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what I have related here respecting it; and
repeated to her, word for word (for I well
remember it), the answer I had received.

"Dear Ralph," she replied, "that answer
must have been written by my aunt. She
probably intercepted your letter, and replied
to it herself. Let us say no more about it,
if you please. She is dead now; but she was
a kind friend to me."

She sat in silence after this, her head
drooping slightly forward, and a dreamy
look in her eyes, as though she were trying
to realise to herself the strange knowledge
she had just acquired.

"And did you really and truly feel all that
you expressed towards me in that letter?"

"Did! I feel it now. How truly and
fondly I have loved you through many long
years, I cannot now tell. But let it pass.
My position in life is now changed, and—"

"Let that pass too," she said, interrupting
me. "There is still this foolish money
question to settle. After what you have
told me, you cannot reasonably refuse to
let me assist you as I propose.

"Less now than ever, Salome. Let not
my love be sullied by the touch of money.
Let me not in my musings hereafter think
of you as my creditor for so many pounds,
but as something to which my thoughts can
turn in trouble, and on which my recollection
can rest when all is dark around me."

"Oh, Ralph, it would not be so! You are
too fanciful. You would not be my debtor.
I give it to you freely, willinglya gift from
my heart."

"It cannot be. On this point I am firm."

"Look, Ralph, I will even go down on my
knees to ask you; to implore you! Freedom
may be yours, and a fair name before all men."

"Salomerise!"

"Ralph, Ralph, do not look at me so
sternly! There is no light of love in those
cold eyes. If you will not indeed take this
money as a gift from meyou said you loved
me fondly, you knowthentake me with
it, and it will be yours altogether!" Her
head dropped on my knees, and a torrent of
tears burst over them. One long kiss, and I
raised her up; placing her on the seat beside
me. I would not give way to all that I felt,
nor make too sure of my happiness till I had
told her all.

"Dearer to me than before," she said,
when I had concluded; "now that you have
no one in the world to love or care for you
except myself!" The next morning I
regained my freedom.

About a fortnight after my release, a daring
burglary was committed near a small town
in one of the midland counties. The property
stolen was valuable, and the police were
unusually active in tracking the thief; for it
was thought to be the work of one man. He
was apprehended; and, the county assizes
being close at hand, his trial came on the
following week. It resulted in his condemnation
to penal servitude for life. Previous to
his trial it was discovered that he was an
escaped convict, who had been sentenced
to transportation for life for coining, fifteen
years before. From this man I one day
received a letter, requesting me in urgent
terms to go and see him. His note was so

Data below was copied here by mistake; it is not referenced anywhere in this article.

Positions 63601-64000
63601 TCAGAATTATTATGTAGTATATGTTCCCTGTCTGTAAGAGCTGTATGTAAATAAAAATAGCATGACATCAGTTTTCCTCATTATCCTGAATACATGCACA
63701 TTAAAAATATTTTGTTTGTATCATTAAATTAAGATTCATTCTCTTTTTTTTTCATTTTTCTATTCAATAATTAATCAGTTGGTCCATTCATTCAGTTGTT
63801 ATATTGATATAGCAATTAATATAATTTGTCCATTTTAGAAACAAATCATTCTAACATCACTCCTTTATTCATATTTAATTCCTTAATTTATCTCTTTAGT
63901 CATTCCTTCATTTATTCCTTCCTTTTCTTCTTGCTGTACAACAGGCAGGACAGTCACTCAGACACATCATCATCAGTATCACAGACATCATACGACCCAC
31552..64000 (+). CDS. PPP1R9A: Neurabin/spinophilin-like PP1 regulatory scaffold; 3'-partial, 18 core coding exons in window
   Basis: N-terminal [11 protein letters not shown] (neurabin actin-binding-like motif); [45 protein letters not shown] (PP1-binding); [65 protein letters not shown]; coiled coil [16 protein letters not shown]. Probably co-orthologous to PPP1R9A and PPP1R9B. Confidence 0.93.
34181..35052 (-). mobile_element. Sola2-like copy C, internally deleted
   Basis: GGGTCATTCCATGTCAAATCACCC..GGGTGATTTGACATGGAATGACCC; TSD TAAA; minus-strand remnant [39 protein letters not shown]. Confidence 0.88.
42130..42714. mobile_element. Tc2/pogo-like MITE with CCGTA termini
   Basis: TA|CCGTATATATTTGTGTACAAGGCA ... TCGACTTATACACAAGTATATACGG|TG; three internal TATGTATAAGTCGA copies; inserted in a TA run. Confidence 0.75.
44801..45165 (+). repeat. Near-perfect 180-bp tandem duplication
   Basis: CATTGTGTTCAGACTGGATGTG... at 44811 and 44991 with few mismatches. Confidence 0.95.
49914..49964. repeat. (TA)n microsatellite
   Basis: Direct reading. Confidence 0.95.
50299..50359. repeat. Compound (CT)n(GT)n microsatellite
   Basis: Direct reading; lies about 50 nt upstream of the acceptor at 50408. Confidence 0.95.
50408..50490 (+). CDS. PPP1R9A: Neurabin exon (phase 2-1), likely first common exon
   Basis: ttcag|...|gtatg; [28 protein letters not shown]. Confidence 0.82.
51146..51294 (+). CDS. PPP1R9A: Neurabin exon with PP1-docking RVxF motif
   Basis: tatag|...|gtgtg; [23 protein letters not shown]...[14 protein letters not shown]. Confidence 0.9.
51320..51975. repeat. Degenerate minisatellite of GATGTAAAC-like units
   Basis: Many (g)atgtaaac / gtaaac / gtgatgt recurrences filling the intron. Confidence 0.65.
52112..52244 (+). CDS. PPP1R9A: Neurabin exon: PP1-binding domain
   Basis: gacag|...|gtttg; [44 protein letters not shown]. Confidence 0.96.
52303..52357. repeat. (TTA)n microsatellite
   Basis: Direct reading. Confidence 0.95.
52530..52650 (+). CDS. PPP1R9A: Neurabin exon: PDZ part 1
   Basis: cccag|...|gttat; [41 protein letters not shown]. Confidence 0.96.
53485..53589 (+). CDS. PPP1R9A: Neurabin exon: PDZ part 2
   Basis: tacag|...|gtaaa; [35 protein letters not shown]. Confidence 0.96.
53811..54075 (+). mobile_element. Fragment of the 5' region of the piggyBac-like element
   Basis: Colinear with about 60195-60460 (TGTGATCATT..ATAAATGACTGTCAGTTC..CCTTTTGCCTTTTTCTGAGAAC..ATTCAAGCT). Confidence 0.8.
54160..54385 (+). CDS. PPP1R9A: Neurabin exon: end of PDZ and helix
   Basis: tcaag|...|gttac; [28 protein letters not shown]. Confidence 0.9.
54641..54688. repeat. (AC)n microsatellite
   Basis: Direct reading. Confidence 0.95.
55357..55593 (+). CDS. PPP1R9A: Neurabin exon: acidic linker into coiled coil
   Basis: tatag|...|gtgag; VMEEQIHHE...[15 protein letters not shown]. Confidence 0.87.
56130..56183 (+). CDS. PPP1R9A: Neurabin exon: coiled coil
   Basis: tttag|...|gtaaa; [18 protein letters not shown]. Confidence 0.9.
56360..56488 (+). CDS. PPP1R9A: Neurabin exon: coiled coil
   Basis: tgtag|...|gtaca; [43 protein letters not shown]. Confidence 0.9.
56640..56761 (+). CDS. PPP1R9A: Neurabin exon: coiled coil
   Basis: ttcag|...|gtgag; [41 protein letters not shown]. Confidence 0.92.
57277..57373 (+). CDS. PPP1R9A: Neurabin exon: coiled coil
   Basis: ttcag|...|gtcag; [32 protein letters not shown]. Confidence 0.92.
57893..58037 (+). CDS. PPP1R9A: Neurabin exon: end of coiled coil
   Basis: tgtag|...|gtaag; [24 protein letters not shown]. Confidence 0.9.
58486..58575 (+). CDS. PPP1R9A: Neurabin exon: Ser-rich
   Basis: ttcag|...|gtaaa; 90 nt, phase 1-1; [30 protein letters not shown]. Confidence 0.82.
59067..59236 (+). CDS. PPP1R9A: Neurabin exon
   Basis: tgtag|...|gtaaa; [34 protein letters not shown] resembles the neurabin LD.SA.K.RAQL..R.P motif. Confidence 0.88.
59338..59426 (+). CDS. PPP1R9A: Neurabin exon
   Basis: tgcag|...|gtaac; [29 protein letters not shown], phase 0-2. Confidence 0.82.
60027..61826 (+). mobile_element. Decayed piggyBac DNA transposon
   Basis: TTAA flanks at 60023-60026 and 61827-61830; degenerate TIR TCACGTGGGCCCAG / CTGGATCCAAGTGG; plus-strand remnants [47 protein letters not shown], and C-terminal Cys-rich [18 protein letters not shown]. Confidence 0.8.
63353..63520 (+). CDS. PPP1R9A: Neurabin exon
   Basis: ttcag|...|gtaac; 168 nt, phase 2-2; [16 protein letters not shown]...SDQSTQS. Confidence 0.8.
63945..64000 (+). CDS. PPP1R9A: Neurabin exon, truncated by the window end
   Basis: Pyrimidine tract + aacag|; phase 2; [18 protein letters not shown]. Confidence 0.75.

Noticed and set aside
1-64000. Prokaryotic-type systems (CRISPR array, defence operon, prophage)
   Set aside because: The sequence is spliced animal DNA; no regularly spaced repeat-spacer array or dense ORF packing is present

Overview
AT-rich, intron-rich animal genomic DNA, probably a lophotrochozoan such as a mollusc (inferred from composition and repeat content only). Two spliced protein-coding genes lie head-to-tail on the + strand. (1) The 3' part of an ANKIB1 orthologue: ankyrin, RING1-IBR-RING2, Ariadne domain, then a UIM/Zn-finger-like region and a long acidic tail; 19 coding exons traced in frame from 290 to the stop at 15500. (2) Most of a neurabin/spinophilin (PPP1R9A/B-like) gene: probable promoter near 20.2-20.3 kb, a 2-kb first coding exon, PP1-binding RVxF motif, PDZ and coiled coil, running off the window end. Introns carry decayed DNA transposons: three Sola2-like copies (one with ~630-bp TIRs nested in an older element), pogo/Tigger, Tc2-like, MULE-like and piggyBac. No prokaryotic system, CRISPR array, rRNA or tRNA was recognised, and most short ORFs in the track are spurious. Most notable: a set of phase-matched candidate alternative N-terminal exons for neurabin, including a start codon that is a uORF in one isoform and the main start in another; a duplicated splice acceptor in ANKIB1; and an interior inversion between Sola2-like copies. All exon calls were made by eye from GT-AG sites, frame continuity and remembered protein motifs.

worded that I lost no time in complying with
his request.

He made a confession to me which was so
strange that, had I not respectable witnesses
to vouch for the truth of it, I should hesitate
to bring it forward here as a fact:—

He had known my father intimately for
years while undergoing his first sentence, for
coining. My father had frequently related to
him the incidents of his early life; dwelling
on them with a minuteness that made his
listener completely master of every detail.
They had frequently discussed various plans
for escaping together; and, when my father
lay mortally sick, two years before, his last
request was to beg of Groom (the coiner's
name) if he ever found himself again in
England, to seek out the dying man's wife
and child, and convey to them the assurance
that his last prayers were for them. Some
time afterwards, Groom succeeded in escaping;
and on finding himself in England the thought
struck him that he might turn the knowledge
he had acquired to his own benefit. The result
has been seen in his visit to me and the
deception consequent thereon. Groom
narrated the whole with much glee, vowing, as
he concluded, that it was one of the best
moves he had ever practised on anyone.
For further security, I had his confession.
taken down in writing, and induced him to
sign it.

After my release from prison, I engaged
temporary lodgings in a farm-house, a mile
or two from Howthwaite, and there awaited
the settlement of my affairs consequent on
my dismissal from Chalmy's Hospital. After
our marriage, it was the intention of Salome
and myself to go to America, and there to
begin the world anew. The confession of
Groom, however, upset our plans, and no
longer rendered it necessary for me to leave
Howthwaite. No reason now existed for
keeping secret the means by which I had
lost my money. I was in a position to prove
the deception that had been practised upon
me. My old friends stuck to me, and I was
once more unanimously elected master. My
marriage took place the same day that I was
re-installed. My dear scholarsthe old
widowsevery oneseemed rejoiced to see
me back. She whom I loved, and ever shall
love, better than life itself, was there to
witness my welcome.

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